Best of Brainiac (9)

By: Joshua Glenn
May 25, 2010

Michael Kors cashmere hooded top — Vogue, April 2007

Reductionist evolutionary biology theories would explain away all of our cultural practices as byproducts of natural selection. So how do you explain the burqa, demanded science writer Jonah Lehrer recently, after an American Journal of Clinical Nutrition article indicated that conservative Muslim dress codes are causing vitamin D deficiency by depriving women of sunlight.

[A slightly different version of this item originally appeared at the Boston Globe Ideas section’s blog, Brainiac, in June and October 2007.]

It’s tough, says Lehrer, to construct a “biologically rigorous theory of culture or religion that can explain why someone might willingly cloak themselves in a black covering (in an area dominated by hot deserts) and put themselves at high risk for a variety of serious illnesses caused by vitamin D deficiency.”

Ad for Born shoes — Elle, April 2007

I’m here to complicate Lehrer’s either/or model. Psychology falls somewhere between biology and culture, right? In the mid-1940s, the psychologist Anna Freud described “identification with the aggressor” as a neurotic attempt to avoid punishment by internalizing the values of one’s oppressor.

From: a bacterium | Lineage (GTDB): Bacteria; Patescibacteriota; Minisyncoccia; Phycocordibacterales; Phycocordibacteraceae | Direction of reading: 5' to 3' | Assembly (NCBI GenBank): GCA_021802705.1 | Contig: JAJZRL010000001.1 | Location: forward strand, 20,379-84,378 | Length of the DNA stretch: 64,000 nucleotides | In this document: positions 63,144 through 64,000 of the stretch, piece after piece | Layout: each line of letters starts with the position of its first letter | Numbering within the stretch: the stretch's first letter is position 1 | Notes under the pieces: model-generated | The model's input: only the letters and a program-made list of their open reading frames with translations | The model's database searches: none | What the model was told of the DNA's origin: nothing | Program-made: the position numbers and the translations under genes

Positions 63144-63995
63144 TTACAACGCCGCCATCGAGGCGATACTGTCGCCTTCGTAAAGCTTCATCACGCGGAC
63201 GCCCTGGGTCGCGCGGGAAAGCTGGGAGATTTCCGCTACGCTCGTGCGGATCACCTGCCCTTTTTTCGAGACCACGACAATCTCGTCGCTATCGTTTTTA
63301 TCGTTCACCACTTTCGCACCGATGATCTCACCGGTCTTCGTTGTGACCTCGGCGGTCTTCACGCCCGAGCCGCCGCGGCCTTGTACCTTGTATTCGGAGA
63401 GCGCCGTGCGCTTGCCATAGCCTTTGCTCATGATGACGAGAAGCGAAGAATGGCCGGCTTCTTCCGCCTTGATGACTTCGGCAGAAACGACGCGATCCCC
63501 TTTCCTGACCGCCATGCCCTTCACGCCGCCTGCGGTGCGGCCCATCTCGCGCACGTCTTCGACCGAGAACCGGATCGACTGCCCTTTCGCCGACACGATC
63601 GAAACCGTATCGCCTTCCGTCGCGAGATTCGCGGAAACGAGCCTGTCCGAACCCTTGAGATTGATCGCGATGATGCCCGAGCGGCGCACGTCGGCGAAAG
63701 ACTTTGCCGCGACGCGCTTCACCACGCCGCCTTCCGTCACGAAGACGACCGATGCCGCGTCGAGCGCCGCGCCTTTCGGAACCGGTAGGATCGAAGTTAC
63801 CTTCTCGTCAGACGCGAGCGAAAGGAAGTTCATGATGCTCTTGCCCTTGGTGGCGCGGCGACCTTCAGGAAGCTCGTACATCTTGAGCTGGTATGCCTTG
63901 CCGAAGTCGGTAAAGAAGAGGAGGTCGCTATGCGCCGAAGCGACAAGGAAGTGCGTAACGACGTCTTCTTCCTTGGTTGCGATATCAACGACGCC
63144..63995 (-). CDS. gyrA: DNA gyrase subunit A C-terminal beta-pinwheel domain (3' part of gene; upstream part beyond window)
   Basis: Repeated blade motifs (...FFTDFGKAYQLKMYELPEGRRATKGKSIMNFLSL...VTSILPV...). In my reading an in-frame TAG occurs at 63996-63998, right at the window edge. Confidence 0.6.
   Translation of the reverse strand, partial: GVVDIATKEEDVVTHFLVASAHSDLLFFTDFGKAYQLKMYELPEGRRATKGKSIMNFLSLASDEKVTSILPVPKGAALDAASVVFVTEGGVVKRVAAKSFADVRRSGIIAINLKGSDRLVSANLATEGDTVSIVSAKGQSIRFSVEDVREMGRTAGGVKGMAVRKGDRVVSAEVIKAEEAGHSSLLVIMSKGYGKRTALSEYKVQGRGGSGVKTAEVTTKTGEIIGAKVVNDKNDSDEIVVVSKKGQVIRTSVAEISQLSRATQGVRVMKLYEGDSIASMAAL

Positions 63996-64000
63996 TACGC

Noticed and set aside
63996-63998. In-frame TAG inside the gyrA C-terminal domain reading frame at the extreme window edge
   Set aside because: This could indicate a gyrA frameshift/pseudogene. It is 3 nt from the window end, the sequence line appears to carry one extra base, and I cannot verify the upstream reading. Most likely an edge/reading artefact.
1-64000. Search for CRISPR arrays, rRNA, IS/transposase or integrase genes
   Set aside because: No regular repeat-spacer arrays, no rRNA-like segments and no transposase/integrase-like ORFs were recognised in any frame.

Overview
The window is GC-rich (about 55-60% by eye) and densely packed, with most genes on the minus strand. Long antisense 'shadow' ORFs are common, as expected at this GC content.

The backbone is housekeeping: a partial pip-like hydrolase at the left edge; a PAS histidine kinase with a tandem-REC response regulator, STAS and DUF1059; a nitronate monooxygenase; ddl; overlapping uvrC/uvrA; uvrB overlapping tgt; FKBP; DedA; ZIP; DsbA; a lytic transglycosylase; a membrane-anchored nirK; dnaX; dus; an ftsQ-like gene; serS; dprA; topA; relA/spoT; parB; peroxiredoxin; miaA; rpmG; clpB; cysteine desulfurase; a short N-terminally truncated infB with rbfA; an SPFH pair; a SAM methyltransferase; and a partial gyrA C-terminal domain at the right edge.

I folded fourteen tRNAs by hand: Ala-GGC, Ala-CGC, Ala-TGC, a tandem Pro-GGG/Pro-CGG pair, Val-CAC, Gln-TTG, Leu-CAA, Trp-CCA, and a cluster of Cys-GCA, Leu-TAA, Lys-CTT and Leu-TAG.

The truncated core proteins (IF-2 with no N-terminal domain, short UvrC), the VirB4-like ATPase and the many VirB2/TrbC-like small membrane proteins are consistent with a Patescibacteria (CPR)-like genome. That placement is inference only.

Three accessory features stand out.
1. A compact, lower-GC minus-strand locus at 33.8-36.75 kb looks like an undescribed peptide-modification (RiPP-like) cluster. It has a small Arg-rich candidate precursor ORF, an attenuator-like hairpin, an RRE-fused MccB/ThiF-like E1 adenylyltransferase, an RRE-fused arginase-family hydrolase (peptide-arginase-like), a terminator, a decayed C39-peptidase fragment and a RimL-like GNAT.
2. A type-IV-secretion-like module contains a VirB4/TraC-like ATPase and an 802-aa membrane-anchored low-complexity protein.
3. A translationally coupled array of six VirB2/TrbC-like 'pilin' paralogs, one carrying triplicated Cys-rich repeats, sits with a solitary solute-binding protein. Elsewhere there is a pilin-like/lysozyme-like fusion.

DDF ad — Allure, October 2007

I’m not saying that this is why women in Muslim countries wear the jilbab (body covering), hijab (head covering), and face veil (niqab) which, taken together, constitute the burqa. But it seems to me that post-9/11 Americans are so neurotic about Islamofascist terrorists that — out of fear, and desire — we’re slowly turning ourselves into Islamofascists. What else can explain the popularity of the hijab, and even the jilbab, in current women’s fashion magazines?

Burkini feature — Marie Claire, July 2007

And then there’s the return of the odalisque — that is, the Turkish harem concubine. The odalisques of Boucher, Leighton, Renoir, and other 19th-century European painters depict a nominally eastern (Muslim) woman lying on her side, on display for the spectator. Ingres’s Grand Odalisque (1814) is one of the best-known examples:

A contemporary version of Ingres’ odalisque showed up, this week, in an ad for Keri Renewal Serum for Dry Skin. Why use a Muslim sex slave to sell skin lotion to American women? There’s no rational explanation. But perhaps there’s an irrational one…


In September 2006, Joshua Glenn launched Brainiac, a blog published by the Boston Globe’s Ideas section. He retired from Brainiac in June ’08, to pursue new projects; in February ’09, he cofounded This post is the ninth in a series of ten commemorating Glenn’s brief tenure as a professional blogger.


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